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BIRDING 101
LESSON 6: NATURE'S MARVELOUS CLOCK


It's February. The wind is blowing, snow is covering my driveway and I'm looking out into this raw, gray world in the grip of winter. Then I hear it! The resonant love call of the Great Horned Owl booms across Burch Creek (which is part of my extended backyard). Have you ever wondered why Great Horned Owls begin their nesting season in February but the American Goldfinch waits for June? Why Black-headed Grosbeaks head south in September but Black-capped Chickadees continue eating sunflower seeds from the feeder all year long? Or, why flowers seem to know whether their kind bloom in early spring or late summer? It's that marvel of nature known as the biological clock.

(Photo by Marcus Martin)

We humans try to ignore our natural biorhythms. We tend to be controlled by alarm clocks, TV schedules, and calendars. We have substituted precision and predictability for natural cycles. We have designated artificial points as significant milestones for life's activities. This makes communication between individuals easier but also creates some problems. The biological clocks of our wild neighbors are definitely Y2K ready!

Many factors contribute to the natural rhythms of our wild birds. However, daylight seems to dominate the daily cycles (diurnal, nocturnal, and crepuscular) and day length seems to play a major role in migration and breeding cycles. Diurnal species are those most active in daylight; nocturnal species are active at night. Species, like the Common Nighthawk, which are active at twilight are said to be crepuscular. Body temperatures tend to follow the activity cycles. Body temperature of birds active in the day are higher in the day and species active at night have a higher body temperature at night. Light seems to be the main factor controlling these daily rhythms. Artificially changing the light cycle will change the body temperature cycle and also change the feeding or breeding cycle in some species.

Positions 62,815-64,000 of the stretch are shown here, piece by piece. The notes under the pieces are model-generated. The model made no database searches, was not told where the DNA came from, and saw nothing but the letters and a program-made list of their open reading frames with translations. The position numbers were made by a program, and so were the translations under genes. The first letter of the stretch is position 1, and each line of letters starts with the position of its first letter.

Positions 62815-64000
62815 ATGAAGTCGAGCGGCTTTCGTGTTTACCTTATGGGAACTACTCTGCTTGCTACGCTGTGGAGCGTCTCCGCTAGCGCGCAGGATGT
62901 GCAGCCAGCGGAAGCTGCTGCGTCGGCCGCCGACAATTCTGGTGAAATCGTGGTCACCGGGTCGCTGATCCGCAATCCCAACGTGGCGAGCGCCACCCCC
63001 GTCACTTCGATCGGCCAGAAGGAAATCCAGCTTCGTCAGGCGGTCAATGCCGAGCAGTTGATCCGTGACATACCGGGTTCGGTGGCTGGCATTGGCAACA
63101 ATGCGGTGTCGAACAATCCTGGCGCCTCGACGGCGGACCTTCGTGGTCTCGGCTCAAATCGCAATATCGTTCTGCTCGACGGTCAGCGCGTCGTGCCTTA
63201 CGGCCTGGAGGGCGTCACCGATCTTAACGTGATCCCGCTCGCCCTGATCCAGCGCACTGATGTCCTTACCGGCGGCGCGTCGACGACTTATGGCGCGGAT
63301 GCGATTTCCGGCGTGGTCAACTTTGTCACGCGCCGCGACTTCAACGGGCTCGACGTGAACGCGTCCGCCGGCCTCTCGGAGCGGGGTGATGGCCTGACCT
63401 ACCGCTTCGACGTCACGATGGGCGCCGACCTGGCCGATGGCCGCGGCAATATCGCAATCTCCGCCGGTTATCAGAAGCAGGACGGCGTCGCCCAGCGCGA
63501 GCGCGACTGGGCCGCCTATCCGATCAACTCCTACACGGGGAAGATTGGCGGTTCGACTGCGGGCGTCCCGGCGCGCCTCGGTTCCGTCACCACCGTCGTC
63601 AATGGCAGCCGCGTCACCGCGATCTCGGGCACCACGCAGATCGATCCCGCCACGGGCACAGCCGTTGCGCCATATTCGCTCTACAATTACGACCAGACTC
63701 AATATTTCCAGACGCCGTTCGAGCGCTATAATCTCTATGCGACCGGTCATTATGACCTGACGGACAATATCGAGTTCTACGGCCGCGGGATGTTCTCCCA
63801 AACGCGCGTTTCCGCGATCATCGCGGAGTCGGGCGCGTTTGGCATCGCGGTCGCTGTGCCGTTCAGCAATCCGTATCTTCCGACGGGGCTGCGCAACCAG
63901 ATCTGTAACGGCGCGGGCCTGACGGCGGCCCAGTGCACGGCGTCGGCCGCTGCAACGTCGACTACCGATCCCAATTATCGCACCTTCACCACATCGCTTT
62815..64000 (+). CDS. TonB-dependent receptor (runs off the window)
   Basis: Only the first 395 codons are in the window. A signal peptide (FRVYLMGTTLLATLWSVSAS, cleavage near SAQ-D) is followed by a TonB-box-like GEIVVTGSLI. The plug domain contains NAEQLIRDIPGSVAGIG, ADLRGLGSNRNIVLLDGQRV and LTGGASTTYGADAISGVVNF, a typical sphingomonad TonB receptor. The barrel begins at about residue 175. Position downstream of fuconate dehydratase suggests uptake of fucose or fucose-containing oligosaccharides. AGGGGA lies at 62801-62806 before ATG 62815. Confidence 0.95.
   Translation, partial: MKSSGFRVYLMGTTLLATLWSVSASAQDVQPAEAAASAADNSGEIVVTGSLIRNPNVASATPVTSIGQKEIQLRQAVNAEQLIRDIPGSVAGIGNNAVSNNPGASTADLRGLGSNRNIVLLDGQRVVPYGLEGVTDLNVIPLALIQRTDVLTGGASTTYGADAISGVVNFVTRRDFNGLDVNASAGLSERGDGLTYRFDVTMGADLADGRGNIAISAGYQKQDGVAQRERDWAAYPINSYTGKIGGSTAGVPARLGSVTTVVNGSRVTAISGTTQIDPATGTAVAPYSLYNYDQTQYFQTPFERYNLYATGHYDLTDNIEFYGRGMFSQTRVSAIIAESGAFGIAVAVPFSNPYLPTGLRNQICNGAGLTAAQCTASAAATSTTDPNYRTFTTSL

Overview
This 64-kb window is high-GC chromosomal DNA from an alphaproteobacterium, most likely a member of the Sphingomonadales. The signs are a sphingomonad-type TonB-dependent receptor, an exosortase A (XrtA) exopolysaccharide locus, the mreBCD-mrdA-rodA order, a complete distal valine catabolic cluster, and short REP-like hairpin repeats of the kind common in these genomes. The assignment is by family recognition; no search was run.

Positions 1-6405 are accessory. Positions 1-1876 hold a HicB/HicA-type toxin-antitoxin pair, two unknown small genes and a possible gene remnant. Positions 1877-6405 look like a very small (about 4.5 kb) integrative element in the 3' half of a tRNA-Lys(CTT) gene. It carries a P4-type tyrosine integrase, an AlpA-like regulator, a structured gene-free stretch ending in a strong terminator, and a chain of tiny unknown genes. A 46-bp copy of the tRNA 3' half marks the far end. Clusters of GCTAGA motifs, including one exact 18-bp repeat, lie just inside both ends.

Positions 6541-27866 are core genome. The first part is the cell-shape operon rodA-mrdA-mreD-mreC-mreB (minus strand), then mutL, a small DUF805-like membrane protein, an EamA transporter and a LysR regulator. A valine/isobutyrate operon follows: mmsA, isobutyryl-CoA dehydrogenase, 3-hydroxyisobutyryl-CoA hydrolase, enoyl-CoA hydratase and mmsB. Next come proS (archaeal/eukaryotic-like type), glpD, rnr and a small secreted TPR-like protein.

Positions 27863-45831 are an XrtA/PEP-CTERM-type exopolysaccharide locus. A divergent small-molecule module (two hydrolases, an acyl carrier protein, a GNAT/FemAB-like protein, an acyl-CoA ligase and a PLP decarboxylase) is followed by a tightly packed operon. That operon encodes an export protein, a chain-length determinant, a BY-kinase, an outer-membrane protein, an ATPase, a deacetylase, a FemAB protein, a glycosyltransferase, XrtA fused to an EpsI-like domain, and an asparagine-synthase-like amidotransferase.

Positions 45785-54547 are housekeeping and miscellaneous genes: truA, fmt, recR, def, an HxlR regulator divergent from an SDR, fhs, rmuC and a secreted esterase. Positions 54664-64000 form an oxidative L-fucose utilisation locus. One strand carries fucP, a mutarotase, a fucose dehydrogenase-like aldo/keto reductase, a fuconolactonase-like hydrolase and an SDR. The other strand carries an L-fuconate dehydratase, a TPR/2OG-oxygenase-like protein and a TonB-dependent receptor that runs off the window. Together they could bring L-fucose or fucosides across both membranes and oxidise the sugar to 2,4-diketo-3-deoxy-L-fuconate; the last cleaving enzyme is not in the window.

Adaptations, over a long period of time, have lead to the timing of these cycles and the different timing among different species. For example, the Great Horned Owl needs to capture small rodents (mice) to successfully feed its young. Small rodents are easier to catch in the early spring when vegetation cover is at a minimum and rodents are more active and visible as they try to obtain food from a limited supply. On the other hand, American Goldfinches require an abundant supply of insects for early brood care, and then a good supply of seeds as the young become independent of their parents. These conditions are optimal during late summer and early fall.

Extensive research on biorhythms and the timing of everything from feeding to singing to breeding to molting to migrating has produced many answers, but there is more to do. The Wasatch Audubon Society is initiating a project to add to this data base. We are asking everyone to keep a record of when the first migrants reach the Ogden area each spring. So, read more details in the "Chickadee" and start keeping a record of the first Black-headed Grosbeak, or Bullock's Oriole, or Blue-gray Gnatcatcher that shows up in your yard each spring.


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